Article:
A key concept on the subject DRRR. This entails the definition of vulnerability, types of vulnerability and the key concepts of vulnerability. A summary definition of risk and hazard are also observable.
2. VULNERABILITY IN DIFFERENT PERSPECTIVES
According to the International Federation of Red Cross and
Red Crescent Societies (2019) vulnerability in this context can be
defined as the diminished capacity of an individual or group to
anticipate, cope with, resist and recover from the impact of a
natural or man-made hazard.
Vulnerability refers to the inability (of a system or a unit)
to withstand the effects of a hostile environment
The characteristics determined by physical, social,
economic and environmental factors or processes which increase
the susceptibility of an individual, a community, assets or
systems to the impacts of hazards.
3. WHAT IS VULNERABILITY ?
Vulnerability describes the characteristics and circumstances of a
community, system or asset that make it susceptible to the damaging effects of
a hazard. There are many aspects of vulnerability, arising from various
physical, social, economic, and environmental factors.
4. WHAT IS VULNERABILITY ?
According to UNESCO/UNDRO (1982) Definitions of Hazard & Risk
Vulnerability (V) is the degree of loss to a given element or set of
elements atrisk resulting from the occurrence of a hazardous phenomenon of a
given magnitude. It is expressed on a scale from 0 (no damage) to 1 (total loss).
5. KEY CONCEPT OF VULNERABILITY?
Vulnerability = Exposure + Resistance + Resilience
Exposure: at risk property and population
Resistance: Measures taken to prevent, avoid or reduce loss
Resilience: Ability to recover prior state or achieve desired
6. EXAMPLE OF VULNERABILITY?
The people of the Eastern part of
Philippines are more vulnerable to
typhoons because of:
-High Exposure of Typhoon
-Low Resistance (lack of proper
-Low Resilience (Economic limitation)
7. WHAT MAKES PEOPLE VULNERABLE?
Some definitions of vulnerability have included exposure in
addition to susceptibility to harm. However, it is now understood that
exposure is separate to the ‘susceptibility’ element of vulnerability
since it is possible to be exposed, whilst at the same time not
susceptible to natural hazards.
Despite some divergence over the meaning of vulnerability,
most experts agree that understanding vulnerability requires more than
analysing the direct impacts of a hazard. Vulnerability also concerns
the wider environmental and social conditions that limit people and
communities to cope with the impact of hazard (Birkmann, 2006).
8. TYPES OR SECTORS OF VULNERABILITY ?
There are four (4) main types of vulnerability:
1. Physical Vulnerability:
Meaning the potential for physical impact on the physical environment – which can be
expressed as elements-at-risk (EaR). The degree of loss to a given EaR or set of EaR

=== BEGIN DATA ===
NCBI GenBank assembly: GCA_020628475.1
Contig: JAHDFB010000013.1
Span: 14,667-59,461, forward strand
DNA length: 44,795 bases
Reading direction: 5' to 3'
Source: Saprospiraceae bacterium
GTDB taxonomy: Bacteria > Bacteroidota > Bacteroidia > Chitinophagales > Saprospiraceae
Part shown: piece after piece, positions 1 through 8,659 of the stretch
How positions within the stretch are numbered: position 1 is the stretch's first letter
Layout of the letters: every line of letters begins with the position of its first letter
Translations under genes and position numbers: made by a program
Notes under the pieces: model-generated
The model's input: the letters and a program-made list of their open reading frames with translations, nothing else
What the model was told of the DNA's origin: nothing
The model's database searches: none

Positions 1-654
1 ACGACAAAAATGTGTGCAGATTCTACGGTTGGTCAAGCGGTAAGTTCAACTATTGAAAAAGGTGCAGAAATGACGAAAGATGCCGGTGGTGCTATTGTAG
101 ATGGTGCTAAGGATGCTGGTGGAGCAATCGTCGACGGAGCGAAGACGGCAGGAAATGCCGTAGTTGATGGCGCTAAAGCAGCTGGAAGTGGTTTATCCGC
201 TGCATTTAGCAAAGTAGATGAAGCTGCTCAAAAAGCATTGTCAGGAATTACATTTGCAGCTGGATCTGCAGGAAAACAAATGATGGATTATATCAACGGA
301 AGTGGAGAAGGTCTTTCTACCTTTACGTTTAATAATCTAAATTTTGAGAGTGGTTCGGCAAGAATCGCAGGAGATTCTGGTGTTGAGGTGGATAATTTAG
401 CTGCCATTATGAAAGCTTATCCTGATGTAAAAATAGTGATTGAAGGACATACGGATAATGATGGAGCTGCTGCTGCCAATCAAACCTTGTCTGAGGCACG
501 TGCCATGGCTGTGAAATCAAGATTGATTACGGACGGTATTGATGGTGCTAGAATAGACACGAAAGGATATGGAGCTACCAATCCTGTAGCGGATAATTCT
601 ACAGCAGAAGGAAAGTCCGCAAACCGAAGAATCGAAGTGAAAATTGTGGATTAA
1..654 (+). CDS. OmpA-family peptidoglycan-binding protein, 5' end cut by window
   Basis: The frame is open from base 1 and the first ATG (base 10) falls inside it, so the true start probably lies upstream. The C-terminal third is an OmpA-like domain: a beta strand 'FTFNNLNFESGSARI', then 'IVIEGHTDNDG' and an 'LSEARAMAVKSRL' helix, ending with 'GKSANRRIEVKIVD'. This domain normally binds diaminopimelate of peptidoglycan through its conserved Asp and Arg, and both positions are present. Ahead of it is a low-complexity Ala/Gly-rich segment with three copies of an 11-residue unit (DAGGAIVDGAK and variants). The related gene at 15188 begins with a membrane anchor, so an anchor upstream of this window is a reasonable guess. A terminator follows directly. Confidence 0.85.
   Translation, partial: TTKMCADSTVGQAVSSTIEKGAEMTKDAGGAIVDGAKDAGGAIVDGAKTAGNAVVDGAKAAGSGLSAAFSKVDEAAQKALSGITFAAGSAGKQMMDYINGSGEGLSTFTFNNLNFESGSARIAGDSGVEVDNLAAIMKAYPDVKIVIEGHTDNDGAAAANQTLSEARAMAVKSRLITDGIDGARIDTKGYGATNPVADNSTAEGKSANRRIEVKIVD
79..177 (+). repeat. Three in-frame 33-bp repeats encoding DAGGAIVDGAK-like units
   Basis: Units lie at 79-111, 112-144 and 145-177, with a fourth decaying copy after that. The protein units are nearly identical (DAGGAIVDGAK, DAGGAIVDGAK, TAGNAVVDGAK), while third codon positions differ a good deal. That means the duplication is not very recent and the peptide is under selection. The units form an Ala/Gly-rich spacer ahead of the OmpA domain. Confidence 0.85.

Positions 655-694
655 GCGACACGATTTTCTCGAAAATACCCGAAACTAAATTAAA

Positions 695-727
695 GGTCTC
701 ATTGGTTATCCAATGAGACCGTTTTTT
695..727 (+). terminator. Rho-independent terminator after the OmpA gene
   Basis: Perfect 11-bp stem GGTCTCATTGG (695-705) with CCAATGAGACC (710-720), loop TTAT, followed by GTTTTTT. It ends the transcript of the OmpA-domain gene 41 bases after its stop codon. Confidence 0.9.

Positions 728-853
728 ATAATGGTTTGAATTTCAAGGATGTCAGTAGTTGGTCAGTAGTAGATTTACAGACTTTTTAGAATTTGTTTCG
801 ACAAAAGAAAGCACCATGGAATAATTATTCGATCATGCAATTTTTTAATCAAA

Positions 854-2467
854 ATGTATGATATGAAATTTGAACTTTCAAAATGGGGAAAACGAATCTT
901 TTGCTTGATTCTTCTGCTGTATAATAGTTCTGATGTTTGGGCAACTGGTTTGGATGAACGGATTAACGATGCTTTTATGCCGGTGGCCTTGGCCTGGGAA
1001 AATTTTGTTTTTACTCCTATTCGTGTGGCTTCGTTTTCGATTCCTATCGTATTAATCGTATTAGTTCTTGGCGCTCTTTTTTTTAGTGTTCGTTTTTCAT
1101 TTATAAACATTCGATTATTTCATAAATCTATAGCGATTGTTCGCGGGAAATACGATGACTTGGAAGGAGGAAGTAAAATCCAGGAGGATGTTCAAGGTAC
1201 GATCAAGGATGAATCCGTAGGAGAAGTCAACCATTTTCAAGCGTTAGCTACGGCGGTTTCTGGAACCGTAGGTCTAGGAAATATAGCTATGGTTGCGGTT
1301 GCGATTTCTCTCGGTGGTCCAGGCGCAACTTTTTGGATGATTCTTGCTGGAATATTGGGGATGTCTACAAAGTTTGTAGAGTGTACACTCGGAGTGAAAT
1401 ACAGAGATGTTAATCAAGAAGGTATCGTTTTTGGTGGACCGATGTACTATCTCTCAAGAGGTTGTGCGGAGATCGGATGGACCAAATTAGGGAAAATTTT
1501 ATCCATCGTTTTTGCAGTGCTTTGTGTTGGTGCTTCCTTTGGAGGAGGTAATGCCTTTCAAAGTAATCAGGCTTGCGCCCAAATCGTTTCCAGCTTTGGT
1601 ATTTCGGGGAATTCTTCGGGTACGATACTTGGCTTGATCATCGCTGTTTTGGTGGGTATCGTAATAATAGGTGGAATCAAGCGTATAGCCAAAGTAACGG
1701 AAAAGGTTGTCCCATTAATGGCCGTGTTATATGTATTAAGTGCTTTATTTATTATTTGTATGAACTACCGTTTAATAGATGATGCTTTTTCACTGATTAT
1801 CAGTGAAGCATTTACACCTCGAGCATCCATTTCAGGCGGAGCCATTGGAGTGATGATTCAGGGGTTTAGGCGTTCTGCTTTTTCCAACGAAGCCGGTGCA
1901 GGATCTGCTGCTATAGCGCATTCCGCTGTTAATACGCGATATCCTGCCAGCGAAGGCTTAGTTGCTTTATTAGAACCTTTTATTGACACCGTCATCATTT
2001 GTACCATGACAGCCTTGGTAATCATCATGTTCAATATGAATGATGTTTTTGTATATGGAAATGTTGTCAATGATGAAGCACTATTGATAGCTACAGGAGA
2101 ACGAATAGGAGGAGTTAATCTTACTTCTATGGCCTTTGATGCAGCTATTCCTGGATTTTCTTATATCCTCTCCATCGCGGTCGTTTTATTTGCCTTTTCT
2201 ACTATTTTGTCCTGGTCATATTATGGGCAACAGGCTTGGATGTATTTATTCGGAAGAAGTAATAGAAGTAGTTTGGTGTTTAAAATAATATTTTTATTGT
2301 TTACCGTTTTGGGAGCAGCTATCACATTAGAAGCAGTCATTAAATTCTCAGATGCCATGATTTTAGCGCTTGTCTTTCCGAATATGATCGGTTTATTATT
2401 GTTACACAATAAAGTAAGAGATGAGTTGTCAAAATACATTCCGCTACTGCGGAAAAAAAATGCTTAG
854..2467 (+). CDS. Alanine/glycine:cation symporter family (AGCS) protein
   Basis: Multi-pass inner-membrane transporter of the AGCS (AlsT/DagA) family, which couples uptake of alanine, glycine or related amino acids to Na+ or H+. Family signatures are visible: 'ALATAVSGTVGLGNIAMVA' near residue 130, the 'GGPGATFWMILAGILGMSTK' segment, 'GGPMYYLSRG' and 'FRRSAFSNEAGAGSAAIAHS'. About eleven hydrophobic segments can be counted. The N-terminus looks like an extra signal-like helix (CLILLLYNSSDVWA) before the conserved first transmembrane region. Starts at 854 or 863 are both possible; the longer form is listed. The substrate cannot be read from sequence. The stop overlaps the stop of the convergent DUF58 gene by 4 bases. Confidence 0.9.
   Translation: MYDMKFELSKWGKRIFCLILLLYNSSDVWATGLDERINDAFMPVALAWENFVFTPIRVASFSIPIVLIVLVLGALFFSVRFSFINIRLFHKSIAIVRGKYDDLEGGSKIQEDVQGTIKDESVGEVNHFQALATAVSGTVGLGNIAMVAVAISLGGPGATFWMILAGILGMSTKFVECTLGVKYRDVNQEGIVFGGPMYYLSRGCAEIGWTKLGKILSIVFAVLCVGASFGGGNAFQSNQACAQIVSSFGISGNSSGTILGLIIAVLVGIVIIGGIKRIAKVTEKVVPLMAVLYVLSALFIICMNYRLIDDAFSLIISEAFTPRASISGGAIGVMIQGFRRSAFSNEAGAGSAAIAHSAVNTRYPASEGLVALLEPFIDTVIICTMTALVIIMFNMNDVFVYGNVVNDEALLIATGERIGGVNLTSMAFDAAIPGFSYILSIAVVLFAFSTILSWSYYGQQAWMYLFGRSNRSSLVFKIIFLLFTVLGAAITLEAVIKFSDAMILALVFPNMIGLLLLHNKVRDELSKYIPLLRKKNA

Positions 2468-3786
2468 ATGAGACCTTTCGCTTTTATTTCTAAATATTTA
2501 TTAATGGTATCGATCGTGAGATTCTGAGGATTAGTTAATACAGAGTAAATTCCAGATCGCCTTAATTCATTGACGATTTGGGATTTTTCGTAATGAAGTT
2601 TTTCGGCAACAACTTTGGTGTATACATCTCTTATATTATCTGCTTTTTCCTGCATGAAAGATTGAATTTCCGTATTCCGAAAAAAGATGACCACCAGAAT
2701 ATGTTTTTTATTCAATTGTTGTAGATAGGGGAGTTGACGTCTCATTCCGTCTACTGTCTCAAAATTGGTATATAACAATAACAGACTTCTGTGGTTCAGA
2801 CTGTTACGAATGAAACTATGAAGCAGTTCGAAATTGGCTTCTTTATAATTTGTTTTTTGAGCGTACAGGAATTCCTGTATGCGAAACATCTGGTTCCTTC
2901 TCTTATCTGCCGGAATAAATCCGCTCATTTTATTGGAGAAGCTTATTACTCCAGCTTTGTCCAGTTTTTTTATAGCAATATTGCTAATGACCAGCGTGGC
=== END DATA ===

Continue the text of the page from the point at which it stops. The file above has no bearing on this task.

resulting from the occurrence of a natural phenomenon of a given magnitude and expressed
on a scale from 0 (no damage) to 1 (total damage)”.
May be determined by aspects
as population density
remoteness of a
settlement, the site, design and
materials used for critical
infrastructure and for housing
9. TYPES OR SECTORS OF VULNERABILITY ?
The potential impacts of hazards on economic assets and processes (i.e.
business interruption secondary effects such as increased poverty and job loss)
Vulnerability of different economic sectors.
The poor are usually more vulnerable to disasters because they lack the
resources to build sturdy structures and put other engineering measures in place to
protect themselves from being negatively impacted by disasters.
10. TYPES OR SECTORS OF VULNERABILITY ?
Refers to the inability of people, organizations and societies to withstand
adverse impacts to hazards due to characteristics inherent in social interactions,
institutions and systems of cultural values. It includes aspects related to levels of
literacy and education, the existence of peace and security, access to basic human
rights, systems of good governance, social equity, positive traditional values,
customs and ideological beliefs and overall collective organizational systems
Example- When flooding occurs some citizens, such as children, elderly and
differently-able, may be unable to protect themselves or evacuate if necessary.
11. TYPES OR SECTORS OF VULNERABILITY?
4. Environmental Vulnerability:
Natural resource depletion and resource degradation are key aspects of
environmental vulnerability. Example: Wetlands, such as the Caroni Swamp, are
sensitive to increasing salinity from sea water, and pollution from storm water
runoff containing agricultural chemicals, eroded soils, etc.
12. WHY DOES VULNERABILITY MATTER?
By including vulnerability in our understanding of disaster
risk, we acknowledge the fact that disaster risk not only depends on
the severity of hazard or the number of people or assets exposed,
but that it is also a reflection of the susceptibility of people and
economic assets to suffer loss and damage.
13. HOW DO WE REDUCE VULNERABILITY?
Approaches to vulnerability reduction include:
Implementing building codes
Insurance and social protection (risk )
Emphasising economic diversity and resilient livelihoods
Knowledge and awareness raising
14. WHAT IS RISK ?
The probability that a community’s
structure or geographic area is to be damaged
or disrupted by the impact of a particular
hazard, on account of their nature,
construction, and proximity to a hazardous
Risk is a function of threats exploiting
vulnerabilities to obtain, damage or destroy
assets. Thus, threats (actual, conceptual, or
inherent) may exist, but if there are no
vulnerabilities then there is little/no risk.